Thursday, September 20, 2012

Guilty of simply being

Amelia is a blogger at Huffington Post and under this pseudonym she has been writing about her 7-year-old son. The kicker here is that her son self-identifies as gay.

"Huh? What? That's nuts! How can a 7-year-old self-identify as gay? He hasn't even hit puberty!"


I know. It's really amazing some of the things people say. Because I find it completely plausible that Amelia's son identifies as gay despite his age. I knew I was gay when I was 4 years old. I just didn't have a word for it. Being gay is not about sex. Our being gay is about who we are as a human being, it's a fundamental trait about ourselves that we intuitively know. We don't need anyone to tell us who we are, we just know.

The words come later. I knew I was a boy even before people labeled me as "boy." And when people started using that word, I began to use it. But I was a boy before I learned that word. Learning the word did not make me a boy.

And I did not become gay once I knew the word. I knew already who I was. Had I known what "gay" meant when I was 4 years old, I would have readily accepted it as a label for who I am, just as Amelia's son accepts the word. By the time, however, I did learn about words like "gay" and "homosexual," I was also learning about words like "fag" and "sissy." So even though I intuitively knew those words were about me, I did not "identify" as such. Rather, I became a ghost.

But enough of that. I want to get to Amelia's most recent post in which she talks about the conversations she knows she'll have to have with her son even though she dreads the moment when they will occur. Nothing very surprising here, these are the conversations we all know about. That yes, there are people who hate us even though they never met us. That we can't give blood, even to a family member. That we cannot marry the person we love. We might not be able to visit that person in the hospital too, and when they die, we might not have any say about what happens to them.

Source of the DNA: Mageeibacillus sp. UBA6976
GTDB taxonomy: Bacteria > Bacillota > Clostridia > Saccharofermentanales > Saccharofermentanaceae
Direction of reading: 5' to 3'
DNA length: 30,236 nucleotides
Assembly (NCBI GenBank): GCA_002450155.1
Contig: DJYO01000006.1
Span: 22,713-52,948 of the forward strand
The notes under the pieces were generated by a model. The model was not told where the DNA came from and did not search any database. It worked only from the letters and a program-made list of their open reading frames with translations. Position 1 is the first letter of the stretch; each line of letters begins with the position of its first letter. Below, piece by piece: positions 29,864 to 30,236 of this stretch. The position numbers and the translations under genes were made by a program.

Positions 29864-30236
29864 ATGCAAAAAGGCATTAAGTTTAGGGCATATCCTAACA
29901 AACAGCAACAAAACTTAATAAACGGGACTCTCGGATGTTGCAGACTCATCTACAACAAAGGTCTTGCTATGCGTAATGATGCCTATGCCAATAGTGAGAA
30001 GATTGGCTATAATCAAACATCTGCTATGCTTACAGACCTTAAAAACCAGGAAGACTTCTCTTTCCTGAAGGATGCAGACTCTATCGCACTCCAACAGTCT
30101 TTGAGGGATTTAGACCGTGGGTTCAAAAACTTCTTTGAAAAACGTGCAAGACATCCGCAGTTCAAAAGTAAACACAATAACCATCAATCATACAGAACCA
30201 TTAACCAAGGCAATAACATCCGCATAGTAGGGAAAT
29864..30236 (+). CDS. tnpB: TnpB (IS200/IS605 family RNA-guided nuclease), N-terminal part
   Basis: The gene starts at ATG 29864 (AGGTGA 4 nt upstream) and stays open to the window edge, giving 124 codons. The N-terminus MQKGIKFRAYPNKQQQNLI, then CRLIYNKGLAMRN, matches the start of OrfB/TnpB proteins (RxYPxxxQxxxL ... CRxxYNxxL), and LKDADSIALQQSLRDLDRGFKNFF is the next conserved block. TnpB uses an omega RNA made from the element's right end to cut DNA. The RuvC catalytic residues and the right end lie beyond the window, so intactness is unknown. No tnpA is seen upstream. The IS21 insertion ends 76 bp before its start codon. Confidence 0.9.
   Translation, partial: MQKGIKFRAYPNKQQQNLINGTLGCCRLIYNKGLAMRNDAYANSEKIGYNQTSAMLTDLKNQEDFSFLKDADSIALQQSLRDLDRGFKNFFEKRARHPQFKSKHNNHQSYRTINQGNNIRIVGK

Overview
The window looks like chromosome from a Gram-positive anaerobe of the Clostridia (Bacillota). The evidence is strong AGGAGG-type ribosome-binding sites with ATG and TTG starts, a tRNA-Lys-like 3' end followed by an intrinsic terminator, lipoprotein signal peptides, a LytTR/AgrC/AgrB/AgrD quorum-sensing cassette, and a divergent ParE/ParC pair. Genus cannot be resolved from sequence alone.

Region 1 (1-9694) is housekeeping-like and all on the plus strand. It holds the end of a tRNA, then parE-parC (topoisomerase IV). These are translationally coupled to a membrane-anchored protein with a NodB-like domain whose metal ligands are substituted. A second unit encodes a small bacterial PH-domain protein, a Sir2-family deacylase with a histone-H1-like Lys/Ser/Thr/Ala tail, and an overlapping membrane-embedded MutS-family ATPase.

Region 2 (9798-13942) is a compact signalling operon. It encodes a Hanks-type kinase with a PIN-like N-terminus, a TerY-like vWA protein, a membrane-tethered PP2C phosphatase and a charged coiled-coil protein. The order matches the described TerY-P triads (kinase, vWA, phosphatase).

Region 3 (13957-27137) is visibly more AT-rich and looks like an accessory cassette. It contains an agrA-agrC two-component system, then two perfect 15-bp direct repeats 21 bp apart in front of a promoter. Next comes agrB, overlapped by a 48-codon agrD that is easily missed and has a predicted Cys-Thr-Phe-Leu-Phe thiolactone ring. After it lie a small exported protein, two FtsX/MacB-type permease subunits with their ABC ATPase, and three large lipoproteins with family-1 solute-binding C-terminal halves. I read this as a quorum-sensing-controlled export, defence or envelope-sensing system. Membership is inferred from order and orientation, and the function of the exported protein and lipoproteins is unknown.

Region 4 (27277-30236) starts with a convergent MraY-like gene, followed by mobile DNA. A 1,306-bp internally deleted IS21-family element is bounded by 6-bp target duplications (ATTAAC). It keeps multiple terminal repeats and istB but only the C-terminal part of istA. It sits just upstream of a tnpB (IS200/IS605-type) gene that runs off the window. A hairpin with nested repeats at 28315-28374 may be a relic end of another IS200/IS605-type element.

That's not what caught my eye in Amelia's post, however. It was this line:

"My child is guilty of nothing but simply being."

This is such a beautiful statement and its sentiment is at the heart of why Buddhism has been a lifesaver for me. Because unlike other religious doctrines, at least in my experience, Buddhism allowed me to simply be. It showed me how to be a human "being" rather than a human "doing." And it showed me how to escape the pain I was fettering myself with.

Life is unsatisfactory and events seldom go the way I want them to.

The angst I feel day to day about this is self-created because it's my choices that have brought me to where I am right now.

If I can learn to make better choices and become less attached to things and feelings that are merely temporary, I will be happier.

By following the Buddha's path I will free myself of this self-induced drudgery by accepting things as they really are and understand better how my actions now influence what happens next.

So simple, but as Amelia and the world show us every day, not so easy to implement. Dealing with the world around us is no easy task. And for children who identify as gay, it can be brutal. That's because the world is ruled by delusion. Most people are either incapable or simply refuse to see things as they really are. But once you start doing that in even the smallest ways, the transformation is incredible. And what is more astounding is as we begin to see things as they really are, something begins to bubble up from deep inside us, something that was always there, but was blocked and smothered by our deluded egos.

Compassion. And once we have compassion, it doesn't matter what the world throws at us. We become unflappable.

If you haven't read Amelia's blog on Huffington Post, you should. It's a delight.

1 comment:

  1. Yep, if you could see my photo at 4 in pre-school, you would know why my father had to teach my the correct way to throw a ball, and later to walk. But it still never changed me.